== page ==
Economic Growth and Poverty Reduction in Sub-Saharan Africa

Author/Editor:

Gary G. Moser ; Toshihiro Ichida

Publication Date:

August 1, 2001

Electronic Access:

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Disclaimer: This Working Paper should not be reported as representing the views of the IMF.The views expressed in this Working Paper are those of the author(s) and do not necessarily represent those of the IMF or IMF policy. Working Papers describe research in progress by the author(s) and are published to elicit comments and to further debate

Summary:

This study confirms a strong and robust relationship between economic growth and poverty reduction in sub-Saharan Africa. Employing a panel of 46 countries covering the period 1972-97, the analysis finds that a 10 percent increase in per capita GDP leads to a 1 percent increase in life expectancy, a 3-4 percent decline in infant mortality rates, and a 3½-4 percent increase in the rate of gross primary school enrollment. The results are robust for high- and low-income, as well as fast- and slow-growth, countries. The study also finds that quality of growth, civil conflict, HIV/AIDs, civil and institutional freedom, and island economies are important control variables that help explain the variability of poverty across Africa. A country's latitude is not found to be a significant factor explaining life expectancy or infant mortality rates, though it is a significant factor explaining gross primary school enrollments.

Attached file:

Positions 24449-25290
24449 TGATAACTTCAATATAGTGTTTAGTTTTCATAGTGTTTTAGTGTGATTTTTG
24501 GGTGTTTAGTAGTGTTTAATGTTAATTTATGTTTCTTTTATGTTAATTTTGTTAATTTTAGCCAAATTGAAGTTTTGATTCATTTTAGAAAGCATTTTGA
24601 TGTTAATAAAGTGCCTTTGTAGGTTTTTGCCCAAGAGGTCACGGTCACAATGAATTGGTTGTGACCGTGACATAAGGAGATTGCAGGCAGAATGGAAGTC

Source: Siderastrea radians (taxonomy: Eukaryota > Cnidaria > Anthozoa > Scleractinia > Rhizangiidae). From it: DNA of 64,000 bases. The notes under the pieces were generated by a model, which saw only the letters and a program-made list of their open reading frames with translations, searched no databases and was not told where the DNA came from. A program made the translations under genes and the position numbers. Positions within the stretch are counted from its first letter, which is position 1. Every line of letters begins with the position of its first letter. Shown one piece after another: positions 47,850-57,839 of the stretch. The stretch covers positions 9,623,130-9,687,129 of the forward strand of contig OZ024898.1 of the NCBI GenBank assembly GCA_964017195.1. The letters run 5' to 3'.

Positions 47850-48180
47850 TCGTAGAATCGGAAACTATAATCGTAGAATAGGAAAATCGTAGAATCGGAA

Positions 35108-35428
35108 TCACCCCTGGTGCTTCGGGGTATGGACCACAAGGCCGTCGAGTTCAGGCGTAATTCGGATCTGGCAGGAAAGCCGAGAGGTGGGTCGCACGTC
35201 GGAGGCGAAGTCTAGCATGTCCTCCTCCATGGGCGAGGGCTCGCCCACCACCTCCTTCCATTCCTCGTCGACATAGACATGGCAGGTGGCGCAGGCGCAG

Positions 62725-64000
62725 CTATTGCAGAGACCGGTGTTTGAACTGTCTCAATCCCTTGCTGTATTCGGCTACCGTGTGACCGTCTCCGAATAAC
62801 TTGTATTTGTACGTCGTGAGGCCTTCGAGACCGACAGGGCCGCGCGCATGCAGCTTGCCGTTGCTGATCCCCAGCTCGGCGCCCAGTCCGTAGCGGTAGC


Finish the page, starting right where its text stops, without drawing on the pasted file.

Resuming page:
Series:

Working Paper No. 01/112

Subject:

English

Publication Date:

August 1, 2001

ISBN/ISSN:

9781451853605/1018-5941

Stock No:

WPIEA1122001

Format:

Paper

Pages:

32

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